NORWALK, Conn. – The trees at Oak Hills Park have apparently been spared, pending negotiations between the city of Norwalk and a driving range developer, but activists are pressing on in their efforts.
One member of the Coalition of Norwalk Neighborhood Associations is collecting names on a petition that advocates protecting the trees permanently, while others talk of educating members of the Oak Hills Park Authority about the park’s master plan. Two members are spreading the word about another possible money maker for the park – a zip line.
“Why don’t you put a zip line in the trees, going down the hill, behind the restaurant?” Elsa Peterson Obuchowski said at the Aug. 15 OHPA meeting. “You could charge money for that, keep the trees. People would love it, kids would love it, and it would be a way to make money.”
Members laughed, and Ernie Desrochers said, “I love that idea.”
While Obuchowski made the first public splash with the idea, she credits Heather Dunn, who had mentioned it at the July CNNA meeting.
Obuchowski and other CNNA members are pleased that the Ad Hoc Driving Range Committee, which was considering two bids to put a driving range in the park, has chosen the proposal that would put a range near the first green, not in the woods. But they say they are concerned by committee member Clyde Mount’s comment that the woods might be used in another way.
“Those woods can be developed, maybe in trails, maybe in some other use,” Mount said.
Hence, a petition.
“In response to the comment that it wasn’t about saving the trees, that the options were being kept open, several of us were concerned that we could have to fight this battle again,” Obuchowski said at last week’s CNNA meeting. “I precipitously went ahead and launched an online petition to call upon the mayor, the Common Council, the Oak Hills Park Authority and other governing bodies to set aside the land, and keep it permanently as open space.”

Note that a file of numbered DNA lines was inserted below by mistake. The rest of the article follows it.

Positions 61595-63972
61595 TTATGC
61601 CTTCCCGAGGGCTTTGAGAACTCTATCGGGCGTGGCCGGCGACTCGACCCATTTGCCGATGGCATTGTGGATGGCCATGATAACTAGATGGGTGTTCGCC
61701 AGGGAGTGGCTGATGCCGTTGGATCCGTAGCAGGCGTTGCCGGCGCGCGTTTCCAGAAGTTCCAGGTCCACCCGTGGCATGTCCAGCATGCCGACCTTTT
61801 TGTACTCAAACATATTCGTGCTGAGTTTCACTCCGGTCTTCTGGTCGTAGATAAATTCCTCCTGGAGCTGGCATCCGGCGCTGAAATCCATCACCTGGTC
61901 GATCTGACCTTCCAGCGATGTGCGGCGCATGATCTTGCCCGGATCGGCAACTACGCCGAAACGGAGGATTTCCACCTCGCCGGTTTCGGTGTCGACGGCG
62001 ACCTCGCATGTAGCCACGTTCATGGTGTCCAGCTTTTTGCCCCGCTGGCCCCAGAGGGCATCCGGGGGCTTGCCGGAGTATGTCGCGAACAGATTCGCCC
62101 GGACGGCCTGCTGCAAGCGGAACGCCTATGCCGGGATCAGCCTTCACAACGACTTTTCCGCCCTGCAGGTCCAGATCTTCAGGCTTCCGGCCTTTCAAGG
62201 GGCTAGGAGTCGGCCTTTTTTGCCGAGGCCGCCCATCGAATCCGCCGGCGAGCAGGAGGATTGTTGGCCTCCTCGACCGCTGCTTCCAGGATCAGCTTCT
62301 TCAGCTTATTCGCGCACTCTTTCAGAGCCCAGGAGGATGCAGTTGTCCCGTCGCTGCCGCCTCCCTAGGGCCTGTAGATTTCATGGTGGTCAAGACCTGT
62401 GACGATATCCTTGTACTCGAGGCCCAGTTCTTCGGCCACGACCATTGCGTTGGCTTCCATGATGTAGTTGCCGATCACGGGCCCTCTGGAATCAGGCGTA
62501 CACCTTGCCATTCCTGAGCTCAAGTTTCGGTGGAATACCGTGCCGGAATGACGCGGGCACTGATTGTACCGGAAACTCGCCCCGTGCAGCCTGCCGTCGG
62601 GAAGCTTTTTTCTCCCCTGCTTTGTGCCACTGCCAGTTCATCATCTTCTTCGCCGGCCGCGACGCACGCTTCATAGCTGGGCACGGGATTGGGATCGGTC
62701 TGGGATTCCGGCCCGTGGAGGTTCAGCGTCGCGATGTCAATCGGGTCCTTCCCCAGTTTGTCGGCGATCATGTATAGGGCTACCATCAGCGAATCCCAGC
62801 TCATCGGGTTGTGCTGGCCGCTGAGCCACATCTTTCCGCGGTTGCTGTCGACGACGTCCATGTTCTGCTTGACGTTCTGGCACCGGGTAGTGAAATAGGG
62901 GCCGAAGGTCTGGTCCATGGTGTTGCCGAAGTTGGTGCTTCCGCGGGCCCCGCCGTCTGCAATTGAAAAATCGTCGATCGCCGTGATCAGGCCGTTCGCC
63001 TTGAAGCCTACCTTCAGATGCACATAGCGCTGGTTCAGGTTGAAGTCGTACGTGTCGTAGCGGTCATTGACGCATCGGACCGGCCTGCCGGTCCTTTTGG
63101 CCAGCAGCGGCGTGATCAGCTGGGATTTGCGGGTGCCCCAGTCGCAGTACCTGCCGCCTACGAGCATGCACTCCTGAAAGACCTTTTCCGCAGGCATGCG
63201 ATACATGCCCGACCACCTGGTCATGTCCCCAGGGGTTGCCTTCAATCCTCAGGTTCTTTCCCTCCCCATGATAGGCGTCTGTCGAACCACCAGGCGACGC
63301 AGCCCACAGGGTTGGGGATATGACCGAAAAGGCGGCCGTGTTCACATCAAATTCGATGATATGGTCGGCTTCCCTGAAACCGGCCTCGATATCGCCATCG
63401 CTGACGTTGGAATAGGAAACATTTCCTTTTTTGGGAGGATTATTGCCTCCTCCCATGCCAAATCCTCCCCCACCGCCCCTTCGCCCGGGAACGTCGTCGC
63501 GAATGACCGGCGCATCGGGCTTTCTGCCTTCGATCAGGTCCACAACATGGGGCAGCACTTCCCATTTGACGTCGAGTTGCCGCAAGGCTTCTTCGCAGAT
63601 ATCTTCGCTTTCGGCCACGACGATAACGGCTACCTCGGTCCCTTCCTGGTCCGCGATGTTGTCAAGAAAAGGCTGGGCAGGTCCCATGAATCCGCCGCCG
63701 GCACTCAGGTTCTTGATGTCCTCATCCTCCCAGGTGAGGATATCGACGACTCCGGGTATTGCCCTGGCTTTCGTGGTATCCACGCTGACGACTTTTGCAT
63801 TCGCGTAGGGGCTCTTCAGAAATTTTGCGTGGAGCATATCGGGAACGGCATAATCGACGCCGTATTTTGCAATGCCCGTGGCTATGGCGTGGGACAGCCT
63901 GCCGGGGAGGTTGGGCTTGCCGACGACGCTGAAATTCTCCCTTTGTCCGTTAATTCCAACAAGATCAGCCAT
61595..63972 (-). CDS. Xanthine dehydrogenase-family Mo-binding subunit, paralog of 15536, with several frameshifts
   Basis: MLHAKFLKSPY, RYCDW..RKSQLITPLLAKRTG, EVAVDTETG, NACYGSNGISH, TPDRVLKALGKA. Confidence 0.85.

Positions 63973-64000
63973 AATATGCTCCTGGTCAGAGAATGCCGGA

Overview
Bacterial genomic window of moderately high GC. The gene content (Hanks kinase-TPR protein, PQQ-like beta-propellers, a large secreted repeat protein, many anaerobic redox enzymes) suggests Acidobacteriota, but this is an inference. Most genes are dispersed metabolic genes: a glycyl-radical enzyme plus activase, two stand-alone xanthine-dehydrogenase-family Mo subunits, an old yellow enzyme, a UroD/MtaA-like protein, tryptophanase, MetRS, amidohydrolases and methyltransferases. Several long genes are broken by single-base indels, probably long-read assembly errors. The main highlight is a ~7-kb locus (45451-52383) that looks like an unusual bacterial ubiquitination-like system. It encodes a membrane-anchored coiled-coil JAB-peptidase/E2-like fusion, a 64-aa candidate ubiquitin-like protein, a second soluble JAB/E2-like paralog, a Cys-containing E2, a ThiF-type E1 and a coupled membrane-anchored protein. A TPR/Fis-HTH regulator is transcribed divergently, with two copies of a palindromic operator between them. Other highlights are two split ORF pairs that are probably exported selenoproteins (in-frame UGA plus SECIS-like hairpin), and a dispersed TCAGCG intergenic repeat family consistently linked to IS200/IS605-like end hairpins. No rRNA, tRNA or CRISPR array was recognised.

There are 113 signatures on the petition, posted through MoveOn.org. The goal is 200 signatures.
The petition makes the sentiment clear: “While we applaud Oak Hills Park Authority’s decision not to destroy the woodlands at this time, we don’t want to have to fight this fight again.”
Other CNNA members said they are concerned about continuing issues with the authority, including transparency and the environmental impact of leaking oil tanks in the park, which were not mentioned at the OHPA meeting.
Deb Goldstein said she is working with Corporation Counsel Bob Maslan to research the park’s master plan and the legal documents pertaining to the conditions of the state grant that funded the purchase of the park.
She said the OHPA needs to consider the source documents and adhere to the post-grant conditions, specifying public use and open land.
“They just don’t seem to be contacting the mother ship as far as the rules are concerned,” she said. “Now that the contentious issue, that bid that was going to take out the woodlands, is out of the picture we may have time to work with them, as partners, to educate them on this process, to get everybody where we want to go without it being a screaming match.”
That prompted Obuchowski to remind everyone that the zip line was Dunn’s idea.
Dunn said she was inspired by a new zip line in Bridgeport. She’s been pitching the idea.
“I went to Mike Mocciae and explained how much money these things make and how little impact there is to the environment and trees and his eyes lit up,” she said.
Goldstein said there may be other money-making recreational uses at the park.
“The alleged master plan, by the way, calls for winter cross country skiing across the golf course lands, which is also supposed to have minimal impact, would bring in money and make fourth-season use of that park,” she said. “These type of things are just not being looked at.”